B-

Girls Rock!

For the past seven years, a group of former "riot grrrls" and other distaff members of the Portland punk community have hosted a summer program called The Rock 'N' Roll Camp For Girls. Regardless of whether they have any musical talent, kids aged 8 to 18 are encouraged to pick up an instrument, form a band, write a song, and play a show—all in about a week. They also learn self-defense, sisterly bonding, and the confidence to make a spectacle of themselves without worrying about being judged on their appearance or competence.

Shane King and Arne Johnson's documentary Girls Rock! follows four of those campers: Misty, an at-risk teen who signed up for the camp as a "step-down program" from her group home; Laura, a bubbly death-metal fiend who can't get a word in edgewise with her band back home; Palace, a fashion-conscious, take-charge 8-year-old who's written a song called "My Brother Was Meant To Be," about her younger brother's Down's Syndrome; and Amelia, a social misfit who prefers to stay in her room with her daisy-shaped guitar and write an atonal song-cycle about her dog.

King and Johnson betray their unconventional subjects some by making a film that falls into a lot of the traps of contemporary documentaries. Girls Rock! is cutesy and quick-cut, emphasizing the absurd while trying to keep the audience's interest with animated interludes and footage from corny old industrial films. They've also dropped in unnecessary statistics about women's troubles with self-esteem, relative to men's—as though the audience needed to be reassured that what The Rock 'N' Roll Camp For Girls does is important.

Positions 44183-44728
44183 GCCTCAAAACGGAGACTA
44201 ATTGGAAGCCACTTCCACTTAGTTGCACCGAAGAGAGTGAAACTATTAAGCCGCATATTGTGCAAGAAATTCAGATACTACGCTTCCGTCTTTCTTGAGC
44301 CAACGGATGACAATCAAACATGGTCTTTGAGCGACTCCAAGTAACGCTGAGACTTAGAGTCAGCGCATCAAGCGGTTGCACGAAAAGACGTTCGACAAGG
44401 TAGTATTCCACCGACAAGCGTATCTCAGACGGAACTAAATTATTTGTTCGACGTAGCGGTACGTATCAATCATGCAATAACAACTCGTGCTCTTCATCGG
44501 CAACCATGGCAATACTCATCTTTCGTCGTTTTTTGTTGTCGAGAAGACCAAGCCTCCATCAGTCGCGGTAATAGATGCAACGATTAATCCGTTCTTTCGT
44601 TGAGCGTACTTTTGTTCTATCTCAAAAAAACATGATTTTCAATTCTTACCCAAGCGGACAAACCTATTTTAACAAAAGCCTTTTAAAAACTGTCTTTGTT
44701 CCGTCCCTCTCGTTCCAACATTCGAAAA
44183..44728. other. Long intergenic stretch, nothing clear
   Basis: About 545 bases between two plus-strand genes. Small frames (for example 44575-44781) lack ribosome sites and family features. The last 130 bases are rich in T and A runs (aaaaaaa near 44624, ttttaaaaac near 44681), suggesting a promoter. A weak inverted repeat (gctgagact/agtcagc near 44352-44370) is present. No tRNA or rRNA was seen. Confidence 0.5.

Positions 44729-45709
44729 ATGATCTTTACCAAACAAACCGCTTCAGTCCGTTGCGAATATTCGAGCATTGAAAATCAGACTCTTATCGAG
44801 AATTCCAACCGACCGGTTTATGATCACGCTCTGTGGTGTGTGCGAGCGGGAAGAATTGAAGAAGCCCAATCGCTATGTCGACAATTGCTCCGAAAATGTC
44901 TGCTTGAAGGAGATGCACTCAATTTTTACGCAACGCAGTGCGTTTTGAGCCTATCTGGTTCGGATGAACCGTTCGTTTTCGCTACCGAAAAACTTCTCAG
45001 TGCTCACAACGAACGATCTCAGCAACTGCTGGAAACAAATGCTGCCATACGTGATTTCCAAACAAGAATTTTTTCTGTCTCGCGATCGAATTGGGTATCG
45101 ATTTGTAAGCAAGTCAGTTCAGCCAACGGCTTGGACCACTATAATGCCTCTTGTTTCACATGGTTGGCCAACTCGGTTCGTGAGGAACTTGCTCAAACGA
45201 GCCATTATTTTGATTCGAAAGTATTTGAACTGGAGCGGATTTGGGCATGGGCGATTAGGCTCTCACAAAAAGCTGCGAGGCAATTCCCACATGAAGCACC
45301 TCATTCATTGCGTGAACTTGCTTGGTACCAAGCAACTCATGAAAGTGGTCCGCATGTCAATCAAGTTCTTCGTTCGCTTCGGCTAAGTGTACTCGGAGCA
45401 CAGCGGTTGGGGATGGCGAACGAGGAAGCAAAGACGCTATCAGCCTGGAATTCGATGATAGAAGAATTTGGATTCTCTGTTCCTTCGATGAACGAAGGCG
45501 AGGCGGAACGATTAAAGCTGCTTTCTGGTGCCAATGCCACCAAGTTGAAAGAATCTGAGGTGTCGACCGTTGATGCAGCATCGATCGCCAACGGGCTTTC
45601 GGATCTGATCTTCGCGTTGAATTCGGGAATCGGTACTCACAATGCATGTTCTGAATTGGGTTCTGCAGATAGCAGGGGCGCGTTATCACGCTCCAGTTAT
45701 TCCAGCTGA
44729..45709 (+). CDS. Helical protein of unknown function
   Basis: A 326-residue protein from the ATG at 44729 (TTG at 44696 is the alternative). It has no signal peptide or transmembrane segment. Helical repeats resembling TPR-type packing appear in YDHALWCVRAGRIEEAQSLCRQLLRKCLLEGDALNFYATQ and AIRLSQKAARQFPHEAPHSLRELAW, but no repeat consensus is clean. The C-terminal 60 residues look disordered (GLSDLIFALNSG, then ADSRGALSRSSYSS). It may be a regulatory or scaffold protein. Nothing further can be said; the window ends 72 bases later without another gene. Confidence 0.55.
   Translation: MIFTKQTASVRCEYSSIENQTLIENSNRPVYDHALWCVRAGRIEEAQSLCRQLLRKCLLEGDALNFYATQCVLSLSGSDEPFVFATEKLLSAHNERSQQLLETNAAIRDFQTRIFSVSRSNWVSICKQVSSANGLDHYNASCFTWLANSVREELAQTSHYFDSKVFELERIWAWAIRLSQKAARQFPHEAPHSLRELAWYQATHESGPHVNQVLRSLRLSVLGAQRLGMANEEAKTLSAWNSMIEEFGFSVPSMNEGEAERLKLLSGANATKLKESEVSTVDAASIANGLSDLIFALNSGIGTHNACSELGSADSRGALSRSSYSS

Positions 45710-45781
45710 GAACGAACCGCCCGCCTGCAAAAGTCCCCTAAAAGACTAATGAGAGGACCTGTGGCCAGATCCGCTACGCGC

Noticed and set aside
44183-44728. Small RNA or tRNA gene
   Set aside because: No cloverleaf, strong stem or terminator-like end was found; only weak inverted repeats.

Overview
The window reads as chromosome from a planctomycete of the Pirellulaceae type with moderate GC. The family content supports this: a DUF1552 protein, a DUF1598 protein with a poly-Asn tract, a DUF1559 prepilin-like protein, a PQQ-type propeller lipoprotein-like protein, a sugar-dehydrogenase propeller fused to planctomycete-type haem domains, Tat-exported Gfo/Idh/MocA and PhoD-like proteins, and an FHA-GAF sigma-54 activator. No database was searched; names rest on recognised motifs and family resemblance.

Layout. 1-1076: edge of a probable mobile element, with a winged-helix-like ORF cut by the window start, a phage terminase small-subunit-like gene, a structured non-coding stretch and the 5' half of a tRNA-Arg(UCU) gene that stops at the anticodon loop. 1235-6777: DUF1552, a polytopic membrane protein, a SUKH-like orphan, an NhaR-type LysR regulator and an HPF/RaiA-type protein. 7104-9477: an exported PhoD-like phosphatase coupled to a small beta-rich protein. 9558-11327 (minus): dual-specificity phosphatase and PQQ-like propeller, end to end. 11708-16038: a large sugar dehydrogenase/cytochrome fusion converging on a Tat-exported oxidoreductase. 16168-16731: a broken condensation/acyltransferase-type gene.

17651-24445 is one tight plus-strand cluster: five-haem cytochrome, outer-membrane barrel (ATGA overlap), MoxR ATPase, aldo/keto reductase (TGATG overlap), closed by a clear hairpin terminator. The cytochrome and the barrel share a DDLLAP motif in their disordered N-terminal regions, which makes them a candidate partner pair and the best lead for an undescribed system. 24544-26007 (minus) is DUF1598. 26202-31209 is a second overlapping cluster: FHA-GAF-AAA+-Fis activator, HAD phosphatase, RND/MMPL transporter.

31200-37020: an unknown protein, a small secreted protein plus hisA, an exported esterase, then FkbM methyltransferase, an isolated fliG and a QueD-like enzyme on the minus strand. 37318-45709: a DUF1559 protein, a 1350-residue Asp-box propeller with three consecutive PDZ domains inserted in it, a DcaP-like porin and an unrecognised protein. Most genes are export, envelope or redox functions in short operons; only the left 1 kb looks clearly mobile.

Frankly, the scenes of these girls trying to work together and share ideas are enough to make the movie's point. It's hard for anyone to work collaboratively, regardless of age or gender, but there's something telling about the way one of Girls Rock!'s teen drummers doesn't want to play unless everyone in the room looks away from her, because she's too embarrassed. In one of the film's few smart uses of montage, King and Johnson contrast the glammed-up, sexualized image of young women on MTV with the very real, unique girls who've come to the camp. But that outrage is also implicit in the existence of the camp itself, and how it helps its attendees grow. As Sleater-Kinney's Carrie Brownstein says, regarding the first time these girls step up to a microphone, "You can't underestimate how it feels it have your voice echo through a room."

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